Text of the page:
TIP: MasterPlan is a utility I discuss in Chapter 13, "Techniques to Hide One's Identity." Its function is to trap and log all finger queries directed to the user; that is, MasterPlan will identify the IP of the party doing the fingering, the time that such fingering took place, the frequency of such fingering, and so forth. It basically attempts to gather as much information about the person fingering you as possible. Also, it is not necessary that they use MasterPlan. The system administrator might easily have written his own hacked finger daemon, one that perhaps even traces the route back to the original requesting party--or worse, fingers them in return.
To avoid the possibility of their finger queries raising any flags, most crackers use finger gateways. Finger gateways are Web pages, and they usually sport a single input field that points to a CGI program on the drive of the remote server that performs finger lookup functions. In Figure 25.1, I have provided an example of one such finger gateway. (This one is located at the University of Michigan Medical Center.)
An example of a finger gateway at the University of Michigan.
By using a finger gateway, the cracker can obscure his source address. That is, the finger query is initiated by the remote system that hosts the finger gateway. (In other words, not the cracker's own machine but some other machine.) True, an extremely paranoid system administrator might track down the source address of that finger gateway; he might even contact the administrator of the finger gateway site to have a look at the access log there. In this way, he could identify the fingering party. That this would happen, however, is quite unlikely, especially if the cracker staggers his gateways. In other words, if the cracker intends to do any of this type of work "by hand," he should really do each finger query from a different gateway. Because there are 3,000+ finger gateways currently on the Web, this is not an unreasonable burden. Furthermore, if I were doing the queries, I would set them apart by several minutes (or ideally, several hours).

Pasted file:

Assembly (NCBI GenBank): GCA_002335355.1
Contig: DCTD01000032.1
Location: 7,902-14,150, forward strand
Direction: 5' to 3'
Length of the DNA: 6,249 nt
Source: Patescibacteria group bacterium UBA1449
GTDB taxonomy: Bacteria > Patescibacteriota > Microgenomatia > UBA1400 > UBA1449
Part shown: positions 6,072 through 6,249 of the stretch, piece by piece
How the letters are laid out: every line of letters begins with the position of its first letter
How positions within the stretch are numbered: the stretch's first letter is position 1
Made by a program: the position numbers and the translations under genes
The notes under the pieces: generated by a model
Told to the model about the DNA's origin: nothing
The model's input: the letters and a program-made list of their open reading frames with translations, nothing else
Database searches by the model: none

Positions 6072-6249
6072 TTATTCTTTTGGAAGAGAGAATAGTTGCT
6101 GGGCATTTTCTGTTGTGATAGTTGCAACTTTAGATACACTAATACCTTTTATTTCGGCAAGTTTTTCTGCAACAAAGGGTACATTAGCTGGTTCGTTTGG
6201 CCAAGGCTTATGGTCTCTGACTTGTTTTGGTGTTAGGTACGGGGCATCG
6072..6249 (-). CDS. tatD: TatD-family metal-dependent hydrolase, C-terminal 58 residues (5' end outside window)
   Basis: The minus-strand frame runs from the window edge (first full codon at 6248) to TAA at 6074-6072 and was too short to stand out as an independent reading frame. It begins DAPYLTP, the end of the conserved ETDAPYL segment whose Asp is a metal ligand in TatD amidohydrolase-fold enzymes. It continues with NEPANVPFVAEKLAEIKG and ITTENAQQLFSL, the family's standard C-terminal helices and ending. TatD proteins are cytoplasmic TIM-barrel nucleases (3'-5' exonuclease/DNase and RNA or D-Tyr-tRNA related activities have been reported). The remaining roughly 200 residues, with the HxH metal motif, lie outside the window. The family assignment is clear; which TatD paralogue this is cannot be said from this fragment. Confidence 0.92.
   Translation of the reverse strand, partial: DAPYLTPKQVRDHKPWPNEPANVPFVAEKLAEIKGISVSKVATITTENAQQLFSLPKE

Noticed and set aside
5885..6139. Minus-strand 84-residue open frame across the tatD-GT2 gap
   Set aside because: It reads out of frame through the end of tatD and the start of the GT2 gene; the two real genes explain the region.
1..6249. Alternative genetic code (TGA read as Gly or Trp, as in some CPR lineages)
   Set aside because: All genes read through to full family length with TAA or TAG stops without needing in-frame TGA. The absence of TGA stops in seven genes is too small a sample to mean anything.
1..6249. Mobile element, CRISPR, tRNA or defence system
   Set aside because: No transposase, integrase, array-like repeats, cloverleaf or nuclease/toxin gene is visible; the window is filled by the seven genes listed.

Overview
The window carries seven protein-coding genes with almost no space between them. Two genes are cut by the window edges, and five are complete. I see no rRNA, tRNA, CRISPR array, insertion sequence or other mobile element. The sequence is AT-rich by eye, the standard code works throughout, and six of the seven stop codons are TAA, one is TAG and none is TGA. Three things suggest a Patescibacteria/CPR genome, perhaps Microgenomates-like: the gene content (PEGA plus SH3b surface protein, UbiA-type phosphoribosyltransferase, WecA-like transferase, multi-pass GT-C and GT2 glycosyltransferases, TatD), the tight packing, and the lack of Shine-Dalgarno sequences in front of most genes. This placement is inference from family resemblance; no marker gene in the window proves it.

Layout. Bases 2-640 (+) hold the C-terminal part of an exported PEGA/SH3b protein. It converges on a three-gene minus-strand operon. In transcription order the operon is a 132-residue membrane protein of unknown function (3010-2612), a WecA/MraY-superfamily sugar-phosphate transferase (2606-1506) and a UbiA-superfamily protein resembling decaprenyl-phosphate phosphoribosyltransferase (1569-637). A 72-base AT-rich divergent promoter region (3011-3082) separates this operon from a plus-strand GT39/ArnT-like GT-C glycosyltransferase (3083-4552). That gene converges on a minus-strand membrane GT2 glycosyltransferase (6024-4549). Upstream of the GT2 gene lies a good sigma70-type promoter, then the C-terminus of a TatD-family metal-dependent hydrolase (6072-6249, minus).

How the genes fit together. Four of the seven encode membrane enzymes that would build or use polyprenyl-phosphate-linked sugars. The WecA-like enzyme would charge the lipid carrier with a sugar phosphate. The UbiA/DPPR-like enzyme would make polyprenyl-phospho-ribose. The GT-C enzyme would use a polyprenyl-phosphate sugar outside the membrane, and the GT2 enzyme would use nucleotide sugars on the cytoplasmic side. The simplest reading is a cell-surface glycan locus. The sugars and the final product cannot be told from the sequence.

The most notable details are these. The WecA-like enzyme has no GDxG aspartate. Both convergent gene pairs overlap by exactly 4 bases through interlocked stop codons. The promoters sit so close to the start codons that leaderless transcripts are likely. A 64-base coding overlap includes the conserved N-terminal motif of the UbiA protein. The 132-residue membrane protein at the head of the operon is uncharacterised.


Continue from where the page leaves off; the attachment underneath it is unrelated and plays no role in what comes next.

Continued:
NOTE: One technique involves the redirection of a finger request. This is where the cracker issues a raw finger request to one finger server, requesting information from another. This is referred to as forwarding a finger request. The syntax of such a command is finger user@real_target.com@someother_host.com. For example, if you wanted to finger a user at primenet.com, you might use deltanet.com's finger service to forward the request. However, in today's climate, most system administrators have finger forwarding turned off.
You may have to go through various methods (including but not limited to those described in the preceding section) to identify the operating system and version being used on the target network. In earlier years, one could be pretty certain that the majority of machines on a target network ran similar software on similar hardware. Today, it is another ball game entirely. Today, networks may harbor dozens of different machines with disparate operating systems and architecture. One would think that for the cracker, this would be a hostile and difficult-to-manage environment. Not so.
The more diverse your network nodes are (in terms of operating system and architecture), the more likely it is that a security hole exists. There are reasons for this, and while I do not intend to explain them thoroughly, I will relate at least this: Each operating system has its own set of bugs. Some of these bugs are known, and some may be discovered over time. In a relatively large network, where there may be many different types of machines and software, you have a better chance of finding a hole. The system administrator is, at day's end, only a human being. He cannot be constantly reviewing security advisories for each platform in turn. There is a strong chance that his security knowledge of this or that system is weak.